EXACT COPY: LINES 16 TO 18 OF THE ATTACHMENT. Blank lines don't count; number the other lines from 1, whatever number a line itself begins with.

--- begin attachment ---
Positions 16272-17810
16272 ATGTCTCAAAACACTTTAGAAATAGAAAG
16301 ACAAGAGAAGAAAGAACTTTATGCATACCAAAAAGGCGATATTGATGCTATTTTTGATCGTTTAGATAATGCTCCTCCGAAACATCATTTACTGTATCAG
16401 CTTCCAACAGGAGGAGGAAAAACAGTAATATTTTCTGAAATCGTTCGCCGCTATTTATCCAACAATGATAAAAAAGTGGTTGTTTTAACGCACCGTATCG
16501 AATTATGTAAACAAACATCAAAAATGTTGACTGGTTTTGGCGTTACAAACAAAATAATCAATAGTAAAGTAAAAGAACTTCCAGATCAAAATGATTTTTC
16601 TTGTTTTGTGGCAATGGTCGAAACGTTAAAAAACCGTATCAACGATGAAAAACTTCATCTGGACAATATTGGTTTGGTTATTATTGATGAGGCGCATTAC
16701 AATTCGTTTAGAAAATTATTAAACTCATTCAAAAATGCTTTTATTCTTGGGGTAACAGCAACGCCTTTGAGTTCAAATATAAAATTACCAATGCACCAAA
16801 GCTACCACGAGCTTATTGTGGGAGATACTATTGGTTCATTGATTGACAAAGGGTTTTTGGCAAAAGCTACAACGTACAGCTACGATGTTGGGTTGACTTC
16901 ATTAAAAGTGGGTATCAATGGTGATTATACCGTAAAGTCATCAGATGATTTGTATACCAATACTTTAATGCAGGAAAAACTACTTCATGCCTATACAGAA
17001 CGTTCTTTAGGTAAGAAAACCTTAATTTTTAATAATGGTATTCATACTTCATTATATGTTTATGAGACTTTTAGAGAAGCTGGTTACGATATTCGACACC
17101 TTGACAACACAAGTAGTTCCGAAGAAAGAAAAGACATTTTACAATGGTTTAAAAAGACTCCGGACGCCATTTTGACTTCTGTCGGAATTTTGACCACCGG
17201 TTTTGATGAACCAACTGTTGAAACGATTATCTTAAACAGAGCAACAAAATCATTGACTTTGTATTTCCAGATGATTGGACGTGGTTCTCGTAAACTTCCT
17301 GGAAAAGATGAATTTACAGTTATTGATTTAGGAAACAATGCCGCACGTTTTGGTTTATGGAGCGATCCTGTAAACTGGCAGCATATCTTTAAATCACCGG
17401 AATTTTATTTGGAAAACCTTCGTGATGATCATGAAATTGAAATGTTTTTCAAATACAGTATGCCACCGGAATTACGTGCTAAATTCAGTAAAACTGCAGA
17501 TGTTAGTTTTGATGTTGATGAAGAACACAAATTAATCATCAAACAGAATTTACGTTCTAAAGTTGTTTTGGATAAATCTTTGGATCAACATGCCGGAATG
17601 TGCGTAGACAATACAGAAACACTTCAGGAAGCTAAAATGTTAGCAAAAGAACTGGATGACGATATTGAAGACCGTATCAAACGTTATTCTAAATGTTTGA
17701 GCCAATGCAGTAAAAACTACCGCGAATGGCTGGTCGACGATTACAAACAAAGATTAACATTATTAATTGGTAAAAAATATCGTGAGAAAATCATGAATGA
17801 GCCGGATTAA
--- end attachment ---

17601 TGCGTAGACAATACAGAAACACTTCAGGAAGCTAAAATGTTAGCAAAAGAACTGGATGACGATATTGAAGACCGTATCAAACGTTATTCTAAATGTTTGA
17701 GCCAATGCAGTAAAAACTACCGCGAATGGCTGGTCGACGATTACAAACAAAGATTAACATTATTAATTGGTAAAAAATATCGTGAGAAAATCATGAATGA
17801 GCCGGATTAA